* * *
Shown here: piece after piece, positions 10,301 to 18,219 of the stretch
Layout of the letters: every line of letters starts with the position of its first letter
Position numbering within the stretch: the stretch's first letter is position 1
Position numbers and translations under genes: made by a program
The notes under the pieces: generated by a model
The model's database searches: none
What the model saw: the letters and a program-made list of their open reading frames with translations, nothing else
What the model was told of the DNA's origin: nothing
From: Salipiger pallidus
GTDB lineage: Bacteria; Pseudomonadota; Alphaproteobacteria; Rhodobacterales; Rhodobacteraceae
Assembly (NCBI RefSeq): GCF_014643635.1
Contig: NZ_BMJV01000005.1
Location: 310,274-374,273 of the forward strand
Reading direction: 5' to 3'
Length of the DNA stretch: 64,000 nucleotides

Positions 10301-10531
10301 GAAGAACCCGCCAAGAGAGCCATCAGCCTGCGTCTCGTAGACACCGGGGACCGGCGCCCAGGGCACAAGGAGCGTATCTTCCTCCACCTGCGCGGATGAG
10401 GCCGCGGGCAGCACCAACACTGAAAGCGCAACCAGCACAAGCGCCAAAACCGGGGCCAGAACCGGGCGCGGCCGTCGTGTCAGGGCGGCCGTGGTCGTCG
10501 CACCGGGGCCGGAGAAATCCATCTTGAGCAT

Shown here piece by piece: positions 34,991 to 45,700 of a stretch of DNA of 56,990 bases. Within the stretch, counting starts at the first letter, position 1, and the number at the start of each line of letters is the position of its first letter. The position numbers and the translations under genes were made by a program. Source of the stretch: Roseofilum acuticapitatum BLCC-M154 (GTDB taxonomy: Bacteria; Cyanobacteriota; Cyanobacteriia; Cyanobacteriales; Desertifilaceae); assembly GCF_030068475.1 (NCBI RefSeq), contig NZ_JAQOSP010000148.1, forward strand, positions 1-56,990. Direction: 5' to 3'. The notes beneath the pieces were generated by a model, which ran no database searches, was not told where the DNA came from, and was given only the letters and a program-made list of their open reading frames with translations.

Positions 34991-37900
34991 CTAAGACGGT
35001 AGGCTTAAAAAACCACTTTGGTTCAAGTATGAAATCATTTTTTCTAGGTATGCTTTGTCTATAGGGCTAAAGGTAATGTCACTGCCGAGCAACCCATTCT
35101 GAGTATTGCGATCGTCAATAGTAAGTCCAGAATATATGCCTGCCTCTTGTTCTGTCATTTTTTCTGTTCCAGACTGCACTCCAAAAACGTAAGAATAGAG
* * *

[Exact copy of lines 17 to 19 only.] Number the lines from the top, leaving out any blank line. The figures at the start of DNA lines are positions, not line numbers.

10301 GAAGAACCCGCCAAGAGAGCCATCAGCCTGCGTCTCGTAGACACCGGGGACCGGCGCCCAGGGCACAAGGAGCGTATCTTCCTCCACCTGCGCGGATGAG
10401 GCCGCGGGCAGCACCAACACTGAAAGCGCAACCAGCACAAGCGCCAAAACCGGGGCCAGAACCGGGCGCGGCCGTCGTGTCAGGGCGGCCGTGGTCGTCG
10501 CACCGGGGCCGGAGAAATCCATCTTGAGCAT